As I previously shared with the Webster CSD community, during its Nov. 2 meeting, your board of education asked me to design a process and gather feedback that would explore the possibility and feasibility of later start times for secondary students. The district offered its first community-wide forum to begin studying the topic (with another forum to follow later this year) on Jan. 31. I was gratified to welcome more than 120 parents, teachers and administrators to learn more about later start times and how sleep (and the lack of it) impacts our students’ developing brains.
The forum included presentations from John Foxe and Ed Freedman, University of Rochester Medical Center neuroscience researchers, Dr. Holly Connolly, chief of the University of Rochester Medical Center’s Division of Pediatric Sleep Medicine, and Dr. Joanne Cordaro, pediatrician at Eastside Pediatrics. Each provided scientific data that a lack of sleep in adolescents results in increased anxiety, depression, substance abuse, poor academic performance, attention impairments, drowsy driving and obesity.
The scientific evidence regarding what sleep deprivation does to an adolescent’s developing brain and cognitive function is undeniable, but to hear about it with this level of detail further affirmed why, as a district, we need to closely study this issue and how it impacts our students. A developing teen’s preferred sleep times, due to their circadian rhythms (our internal, 24-hour “body clocks” or sleep/wake cycles) is an 11 p.m. bedtime and an 8 a.m. (or later) wake-up time. The American Academy of Pediatrics has even endorsed a high school start time of 8:30 a.m. or later, due to these negative effects of sleep deprivation in young people. The adjustment of school start times, as the forum presenters pointed out, is one important risk factor that can be modified to help reduce the mental and physical health concerns linked to teen sleep deprivation.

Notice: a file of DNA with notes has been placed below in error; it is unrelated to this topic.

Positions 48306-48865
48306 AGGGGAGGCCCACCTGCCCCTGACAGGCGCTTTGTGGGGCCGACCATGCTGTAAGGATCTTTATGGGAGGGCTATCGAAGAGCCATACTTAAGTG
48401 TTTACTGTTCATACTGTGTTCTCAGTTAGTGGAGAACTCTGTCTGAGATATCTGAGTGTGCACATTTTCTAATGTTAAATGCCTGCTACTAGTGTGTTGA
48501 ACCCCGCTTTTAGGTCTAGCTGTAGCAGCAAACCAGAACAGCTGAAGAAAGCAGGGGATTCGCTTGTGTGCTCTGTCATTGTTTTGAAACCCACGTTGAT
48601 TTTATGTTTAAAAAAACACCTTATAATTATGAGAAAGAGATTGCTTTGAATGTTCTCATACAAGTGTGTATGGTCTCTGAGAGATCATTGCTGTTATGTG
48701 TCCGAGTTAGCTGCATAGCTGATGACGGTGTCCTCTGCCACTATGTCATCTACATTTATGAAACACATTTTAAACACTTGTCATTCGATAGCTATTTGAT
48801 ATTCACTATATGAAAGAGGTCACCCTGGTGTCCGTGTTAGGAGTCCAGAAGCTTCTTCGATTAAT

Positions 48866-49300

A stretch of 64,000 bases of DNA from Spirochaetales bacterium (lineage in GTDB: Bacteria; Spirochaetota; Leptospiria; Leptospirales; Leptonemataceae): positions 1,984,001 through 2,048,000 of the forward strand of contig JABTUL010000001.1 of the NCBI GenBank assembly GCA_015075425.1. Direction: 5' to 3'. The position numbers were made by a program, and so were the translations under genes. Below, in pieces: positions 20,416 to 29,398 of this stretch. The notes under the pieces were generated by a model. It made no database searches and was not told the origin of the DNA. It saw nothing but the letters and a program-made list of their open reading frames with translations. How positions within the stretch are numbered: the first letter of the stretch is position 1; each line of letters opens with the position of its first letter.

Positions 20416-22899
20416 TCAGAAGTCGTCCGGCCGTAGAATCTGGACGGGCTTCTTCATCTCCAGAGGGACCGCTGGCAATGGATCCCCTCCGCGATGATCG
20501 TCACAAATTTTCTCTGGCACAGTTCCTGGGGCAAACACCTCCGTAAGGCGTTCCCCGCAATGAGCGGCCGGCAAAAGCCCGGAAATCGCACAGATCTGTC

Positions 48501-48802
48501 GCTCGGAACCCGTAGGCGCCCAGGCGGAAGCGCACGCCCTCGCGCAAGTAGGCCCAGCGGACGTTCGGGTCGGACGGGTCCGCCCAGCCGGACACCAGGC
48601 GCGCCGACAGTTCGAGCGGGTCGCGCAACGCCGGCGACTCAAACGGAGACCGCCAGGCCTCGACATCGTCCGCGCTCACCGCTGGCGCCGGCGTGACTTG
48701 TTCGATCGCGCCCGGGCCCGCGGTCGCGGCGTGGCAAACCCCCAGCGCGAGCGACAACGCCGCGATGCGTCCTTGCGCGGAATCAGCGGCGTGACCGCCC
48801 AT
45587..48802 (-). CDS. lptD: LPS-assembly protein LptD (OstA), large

As the start-time study process begins, there will be many people in our district participating in all aspects of any potential changes. Again, this is a long-term study. If the group determines that changes in our district are both necessary and possible, those changes won’t take place until the fall of 2019. It is my hope that I can provide additional data and recommendations from the Start-Time Study Group’s work (and its sub-committees) to the board at the beginning of the 2018 school year. If those recommendations require the district to adjust secondary school start times to a later time, the district would take a full year to communicate the plan to our families.
The district has included videos of the three medical professionals’ presentations from the Jan. 31 meeting on the district’s YouTube channel, youtube.com/WebsterSchoolsProud, if you are interested in watching. Thanks again to our One Webster community for being willing to learn along with us as we explore this critical issue for our students.